Jump to navigation Jump to search
1797 < 1798 < 1799 < 1800 < 1801 < 1802 < 1803 <1804 < 1805 < 1806 < 1807 > 1808 > 1809 > 1810 > 1811 > 1812 > 1813 > 1814 > 1815 > 1816 > 1817
|( 1800s: ) 1807|
Former US Vice President Aaron Burr is indicted, but later acquitted, of treason.
- January 7 – The United Kingdom issues an Order in Council prohibiting British ships from trading with France or its allies.
- January 20 – The Sierra Leone Company, faced with bankruptcy because of the outlawing of the slave trade in British colonies, petitions the British government for purchase and transfer of its property to the Crown; Parliament approves the transfer on July 29, and it takes effect on January 1, 1808.
- February 17 – Henry Christopher is elected first President of the State of Haiti, ruling the northern part of the country.
- February 19 – In Alabama, former Vice President of the United States Aaron Burr is tried for conspiracy, but acquitted.
- February 23 – The Slave Trade Act is passed in the House of Commons of the United Kingdom by an overwhelming majority.
- March 25 - The United Kingdom Slave Trade Act becomes law abolishing the slave trade in most of the British Empire with effect from 1 May (slavery itself is abolished in British colonies in 1833).
- March 25 - The Swansea and Mumbles Railway in South Wales, at this time known as the Oystermouth Railway, becomes the first passenger-carrying railway in the world.
- April 14 – African Institution holds its first meeting in London; it is intended to improve social conditions in Sierra Leone.
- May 22 – A grand jury indicts former Vice President of the United States Aaron Burr for treason.
- May 24 – Siege of Danzig ends after 6 weeks with Prussian and Russian defenders capitulating to French forces.
- May 29 – Selim III, Ottoman Emperor since 1789, is deposed in favour of his nephew Mustafa IV.
- June 9 – The Duke of Portland wins the United Kingdom general election.
- July 5 – A disastrous British attack is mounted against Buenos Aires, during the second failed invasion of the Río de la Plata.
- July 7–9 – The Treaties of Tilsit are signed between France, Prussia and Russia. Napoleon and Russian Emperor Alexander I ally together against the British. The Prussians are forced to cede more than half their territory, which is formed into the Duchy of Warsaw in their former Polish lands, and the Kingdom of Westphalia in western Germany. The Free City of Danzig is also formed (established September 9 by Napoleon).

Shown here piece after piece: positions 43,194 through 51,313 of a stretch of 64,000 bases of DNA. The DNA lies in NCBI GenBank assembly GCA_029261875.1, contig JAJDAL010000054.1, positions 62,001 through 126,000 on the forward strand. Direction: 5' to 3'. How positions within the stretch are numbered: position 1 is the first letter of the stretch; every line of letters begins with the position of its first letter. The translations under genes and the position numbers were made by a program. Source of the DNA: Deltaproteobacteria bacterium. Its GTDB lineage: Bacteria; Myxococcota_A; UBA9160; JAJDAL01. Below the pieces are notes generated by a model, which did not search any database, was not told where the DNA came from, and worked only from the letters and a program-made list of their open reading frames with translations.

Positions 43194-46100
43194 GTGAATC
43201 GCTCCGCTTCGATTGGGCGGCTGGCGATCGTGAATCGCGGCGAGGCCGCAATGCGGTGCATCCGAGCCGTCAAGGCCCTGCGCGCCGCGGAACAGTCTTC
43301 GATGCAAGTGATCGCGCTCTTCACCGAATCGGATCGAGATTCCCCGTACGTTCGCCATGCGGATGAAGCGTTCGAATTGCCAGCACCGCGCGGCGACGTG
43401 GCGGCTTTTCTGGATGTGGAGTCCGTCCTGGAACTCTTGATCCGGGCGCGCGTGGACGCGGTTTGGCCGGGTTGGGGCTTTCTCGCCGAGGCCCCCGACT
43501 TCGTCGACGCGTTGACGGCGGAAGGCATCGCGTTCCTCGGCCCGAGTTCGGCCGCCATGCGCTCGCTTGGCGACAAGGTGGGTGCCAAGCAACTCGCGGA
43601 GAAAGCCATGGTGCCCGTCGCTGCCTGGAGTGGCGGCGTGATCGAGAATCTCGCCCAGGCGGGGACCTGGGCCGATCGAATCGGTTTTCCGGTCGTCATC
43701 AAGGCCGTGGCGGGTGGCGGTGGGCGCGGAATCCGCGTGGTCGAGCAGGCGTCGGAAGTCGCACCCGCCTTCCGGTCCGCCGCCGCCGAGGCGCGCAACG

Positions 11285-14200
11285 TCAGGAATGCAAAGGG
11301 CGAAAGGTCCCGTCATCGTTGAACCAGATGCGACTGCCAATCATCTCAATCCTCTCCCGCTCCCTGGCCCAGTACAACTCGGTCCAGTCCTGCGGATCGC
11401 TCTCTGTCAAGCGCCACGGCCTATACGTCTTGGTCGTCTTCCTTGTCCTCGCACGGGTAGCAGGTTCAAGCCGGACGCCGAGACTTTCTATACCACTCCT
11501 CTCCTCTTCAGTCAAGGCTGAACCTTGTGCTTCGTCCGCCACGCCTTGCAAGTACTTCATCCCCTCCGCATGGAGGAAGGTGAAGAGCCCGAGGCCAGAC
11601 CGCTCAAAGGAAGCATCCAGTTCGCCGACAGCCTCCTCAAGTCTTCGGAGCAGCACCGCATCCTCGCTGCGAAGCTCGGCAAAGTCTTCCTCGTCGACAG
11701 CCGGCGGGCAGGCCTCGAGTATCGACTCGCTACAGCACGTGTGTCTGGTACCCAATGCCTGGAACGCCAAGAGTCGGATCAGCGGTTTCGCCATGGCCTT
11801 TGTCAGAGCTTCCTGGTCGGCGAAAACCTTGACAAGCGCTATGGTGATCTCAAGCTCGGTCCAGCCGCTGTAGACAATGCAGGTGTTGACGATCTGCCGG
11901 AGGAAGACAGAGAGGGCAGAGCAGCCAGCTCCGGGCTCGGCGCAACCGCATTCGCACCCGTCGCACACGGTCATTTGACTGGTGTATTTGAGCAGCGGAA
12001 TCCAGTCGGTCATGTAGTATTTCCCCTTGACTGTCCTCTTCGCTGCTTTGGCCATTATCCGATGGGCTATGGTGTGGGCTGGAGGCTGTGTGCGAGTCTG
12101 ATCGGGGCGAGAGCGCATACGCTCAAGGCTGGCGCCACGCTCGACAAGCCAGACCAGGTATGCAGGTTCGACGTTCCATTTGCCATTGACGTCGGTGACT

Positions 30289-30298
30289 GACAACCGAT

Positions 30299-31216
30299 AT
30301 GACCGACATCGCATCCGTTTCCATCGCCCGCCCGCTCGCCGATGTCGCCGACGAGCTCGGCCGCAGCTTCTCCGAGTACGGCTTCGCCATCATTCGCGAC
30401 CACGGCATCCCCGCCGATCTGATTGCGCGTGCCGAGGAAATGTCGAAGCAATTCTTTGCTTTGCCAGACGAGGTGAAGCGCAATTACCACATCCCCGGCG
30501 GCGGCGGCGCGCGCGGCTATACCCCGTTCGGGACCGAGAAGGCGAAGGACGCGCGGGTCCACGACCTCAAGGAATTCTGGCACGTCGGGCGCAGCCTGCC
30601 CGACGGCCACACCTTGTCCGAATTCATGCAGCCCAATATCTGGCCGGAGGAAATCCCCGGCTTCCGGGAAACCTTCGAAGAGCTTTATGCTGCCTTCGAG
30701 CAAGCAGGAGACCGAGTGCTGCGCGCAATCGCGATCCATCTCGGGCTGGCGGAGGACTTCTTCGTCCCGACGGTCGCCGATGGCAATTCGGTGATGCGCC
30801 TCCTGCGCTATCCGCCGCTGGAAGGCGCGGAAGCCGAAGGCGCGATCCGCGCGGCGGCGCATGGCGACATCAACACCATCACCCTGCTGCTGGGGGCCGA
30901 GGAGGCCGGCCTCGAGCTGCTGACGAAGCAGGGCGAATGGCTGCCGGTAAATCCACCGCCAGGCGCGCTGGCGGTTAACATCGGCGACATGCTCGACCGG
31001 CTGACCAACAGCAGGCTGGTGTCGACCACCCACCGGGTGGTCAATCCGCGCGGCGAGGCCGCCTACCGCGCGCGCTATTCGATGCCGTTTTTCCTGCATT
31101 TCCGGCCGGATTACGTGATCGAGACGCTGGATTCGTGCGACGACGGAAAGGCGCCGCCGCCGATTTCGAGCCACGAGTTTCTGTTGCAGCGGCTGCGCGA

- July 13 – With the death of Henry Benedict Stuart, the last Stuart claimant to the throne of the United Kingdom, Jacobitism comes to an effective end.
- August 17 – The North River Steamboat, Robert Fulton's first American steamboat, leaves New York City for Albany on the Hudson River, inaugurating the first commercial steamboat service in the world.
- September 1 – Former U.S. Vice President Aaron Burr is acquitted of treason. He had been accused of plotting to annex parts of Louisiana and Mexico, to become part of an independent republic.
- September 2–7 – Battle of Copenhagen: The British Royal Navy bombards Copenhagen with fire bombs and phosphorus rockets, to prevent the Dano-Norwegian navy from surrendering to Napoleon; 30% of the city is destroyed, and 2,000 citizens are killed.
- September 7 – Robert Morrison, the first Protestant missionary to China, arrives in Guangzhou (Canton).
- October 9 – Prussian Reform Movement: Serfdom is abolished by the October edict.
- October 13 – The Geological Society of London is founded.
- October 30 – El Escorial conspiracy: Ferdinand, Prince of Asturias is arrested for conspiring against his father Charles IV of Spain.
- November 24 – Battle of Abrantes, Portugal: The French under Jean-Andoche Junot take the town.
- November 29 – Portuguese Queen Maria I and the Court embark at Lisbon, bound for Brazil. Rio de Janeiro becomes the Portuguese capital.
- December 17 – Napoleonic Wars: France issues the Milan Decree which confirms the Continental System (i.e. no European country is to trade with the United Kingdom).
|Title||Born||Place of birth||Died|
|James Harris||25 March 1807||London|
|17 May 1889|
- William S. Dudley, ed. The Naval War of 1812: A Documentary History (Naval Historical Center, 1985) p34
- Stephen Tomkins, The Clapham Sect: How Wilberforce's Circle Transformed Britain (Lion Books, 2012) p200
- http://www.brycchancarey.com/abolition/wilberforce.htm%7Ctitle=William Wilberforce (1759–1833)
- "Sketch of the Canton Protestant Mission", by Rev. John Chalmers, in The Chinese Recorder and Missionary Journal, Volume 7 (American Presbyterian Mission Press, 1876) p174